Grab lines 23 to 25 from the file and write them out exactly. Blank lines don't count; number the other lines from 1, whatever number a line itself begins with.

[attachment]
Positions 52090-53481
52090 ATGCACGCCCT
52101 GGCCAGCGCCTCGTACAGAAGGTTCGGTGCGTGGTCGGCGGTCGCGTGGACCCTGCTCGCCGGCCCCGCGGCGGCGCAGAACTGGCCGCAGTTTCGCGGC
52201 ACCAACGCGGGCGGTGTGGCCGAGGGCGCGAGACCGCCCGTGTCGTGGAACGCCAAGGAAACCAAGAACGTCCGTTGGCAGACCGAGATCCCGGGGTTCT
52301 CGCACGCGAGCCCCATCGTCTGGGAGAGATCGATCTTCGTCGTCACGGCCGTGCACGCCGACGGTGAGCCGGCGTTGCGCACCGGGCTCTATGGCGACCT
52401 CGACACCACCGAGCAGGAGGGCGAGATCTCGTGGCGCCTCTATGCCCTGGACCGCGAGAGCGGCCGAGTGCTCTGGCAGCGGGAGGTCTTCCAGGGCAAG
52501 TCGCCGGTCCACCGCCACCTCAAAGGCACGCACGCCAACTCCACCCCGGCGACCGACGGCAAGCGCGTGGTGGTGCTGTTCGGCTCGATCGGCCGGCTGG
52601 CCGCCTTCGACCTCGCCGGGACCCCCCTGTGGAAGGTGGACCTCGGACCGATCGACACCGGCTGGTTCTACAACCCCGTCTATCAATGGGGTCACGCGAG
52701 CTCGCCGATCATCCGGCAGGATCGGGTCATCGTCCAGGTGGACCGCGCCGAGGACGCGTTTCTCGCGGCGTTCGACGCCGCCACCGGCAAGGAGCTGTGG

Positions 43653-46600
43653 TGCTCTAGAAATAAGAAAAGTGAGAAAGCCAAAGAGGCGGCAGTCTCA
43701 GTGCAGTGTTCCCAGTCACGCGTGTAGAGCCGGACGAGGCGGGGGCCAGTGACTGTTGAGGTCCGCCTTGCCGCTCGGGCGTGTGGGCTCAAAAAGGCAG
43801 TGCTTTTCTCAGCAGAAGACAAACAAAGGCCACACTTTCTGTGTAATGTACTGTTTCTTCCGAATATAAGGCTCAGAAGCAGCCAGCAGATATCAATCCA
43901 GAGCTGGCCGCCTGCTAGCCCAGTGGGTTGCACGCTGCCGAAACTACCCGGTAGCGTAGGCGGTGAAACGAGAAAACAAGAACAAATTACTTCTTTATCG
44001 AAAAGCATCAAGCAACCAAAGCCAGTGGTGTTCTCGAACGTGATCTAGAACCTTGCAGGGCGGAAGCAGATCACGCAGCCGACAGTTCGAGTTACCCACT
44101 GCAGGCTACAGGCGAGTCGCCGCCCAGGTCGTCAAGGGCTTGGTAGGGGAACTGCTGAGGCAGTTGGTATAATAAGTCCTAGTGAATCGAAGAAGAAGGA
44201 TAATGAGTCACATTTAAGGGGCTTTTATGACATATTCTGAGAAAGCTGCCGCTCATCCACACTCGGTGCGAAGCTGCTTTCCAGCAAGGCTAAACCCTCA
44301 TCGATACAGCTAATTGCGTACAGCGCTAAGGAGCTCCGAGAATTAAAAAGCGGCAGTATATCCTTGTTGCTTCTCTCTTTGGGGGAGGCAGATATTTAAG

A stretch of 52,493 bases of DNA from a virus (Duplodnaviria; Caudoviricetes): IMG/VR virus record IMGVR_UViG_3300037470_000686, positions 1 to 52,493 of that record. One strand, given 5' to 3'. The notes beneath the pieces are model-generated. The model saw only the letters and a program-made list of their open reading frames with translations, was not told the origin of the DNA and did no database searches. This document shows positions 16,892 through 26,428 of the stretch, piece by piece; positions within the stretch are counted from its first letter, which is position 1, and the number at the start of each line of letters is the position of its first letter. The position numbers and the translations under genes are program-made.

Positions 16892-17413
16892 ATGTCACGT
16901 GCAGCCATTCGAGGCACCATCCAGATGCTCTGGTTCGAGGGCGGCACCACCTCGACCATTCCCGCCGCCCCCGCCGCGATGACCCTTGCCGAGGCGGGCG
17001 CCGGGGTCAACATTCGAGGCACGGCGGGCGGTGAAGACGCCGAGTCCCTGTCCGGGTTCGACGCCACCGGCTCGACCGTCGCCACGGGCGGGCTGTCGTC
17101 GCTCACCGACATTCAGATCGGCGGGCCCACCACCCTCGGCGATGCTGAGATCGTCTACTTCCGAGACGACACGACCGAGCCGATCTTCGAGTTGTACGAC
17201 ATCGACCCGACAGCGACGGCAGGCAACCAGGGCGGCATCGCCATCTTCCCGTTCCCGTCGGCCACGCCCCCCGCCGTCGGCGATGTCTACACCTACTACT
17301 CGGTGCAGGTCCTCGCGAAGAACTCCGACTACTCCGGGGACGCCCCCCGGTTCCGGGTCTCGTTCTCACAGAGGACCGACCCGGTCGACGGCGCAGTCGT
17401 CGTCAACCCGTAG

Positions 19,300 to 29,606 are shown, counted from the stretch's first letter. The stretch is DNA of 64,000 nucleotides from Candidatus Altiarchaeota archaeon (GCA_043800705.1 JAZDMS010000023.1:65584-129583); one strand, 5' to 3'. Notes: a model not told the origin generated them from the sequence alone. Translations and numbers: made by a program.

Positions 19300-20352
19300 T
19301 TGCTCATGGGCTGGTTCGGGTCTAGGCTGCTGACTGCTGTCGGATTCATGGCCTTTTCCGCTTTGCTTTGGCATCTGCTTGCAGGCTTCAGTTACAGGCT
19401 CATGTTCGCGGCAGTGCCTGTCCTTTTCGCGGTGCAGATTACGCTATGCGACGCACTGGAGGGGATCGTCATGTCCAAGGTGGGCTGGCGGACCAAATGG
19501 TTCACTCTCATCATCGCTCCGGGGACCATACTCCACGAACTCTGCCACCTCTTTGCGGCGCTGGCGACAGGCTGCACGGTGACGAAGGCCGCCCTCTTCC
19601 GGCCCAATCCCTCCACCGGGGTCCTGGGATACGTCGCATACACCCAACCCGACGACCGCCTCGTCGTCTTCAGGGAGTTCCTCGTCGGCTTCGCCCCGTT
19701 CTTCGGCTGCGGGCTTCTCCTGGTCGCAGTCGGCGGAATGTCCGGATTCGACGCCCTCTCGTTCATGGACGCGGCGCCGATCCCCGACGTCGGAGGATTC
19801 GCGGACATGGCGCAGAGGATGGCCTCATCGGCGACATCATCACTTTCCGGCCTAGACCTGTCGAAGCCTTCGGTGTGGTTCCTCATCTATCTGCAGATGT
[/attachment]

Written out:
17001 CCGGGGTCAACATTCGAGGCACGGCGGGCGGTGAAGACGCCGAGTCCCTGTCCGGGTTCGACGCCACCGGCTCGACCGTCGCCACGGGCGGGCTGTCGTC
17101 GCTCACCGACATTCAGATCGGCGGGCCCACCACCCTCGGCGATGCTGAGATCGTCTACTTCCGAGACGACACGACCGAGCCGATCTTCGAGTTGTACGAC
17201 ATCGACCCGACAGCGACGGCAGGCAACCAGGGCGGCATCGCCATCTTCCCGTTCCCGTCGGCCACGCCCCCCGCCGTCGGCGATGTCTACACCTACTACT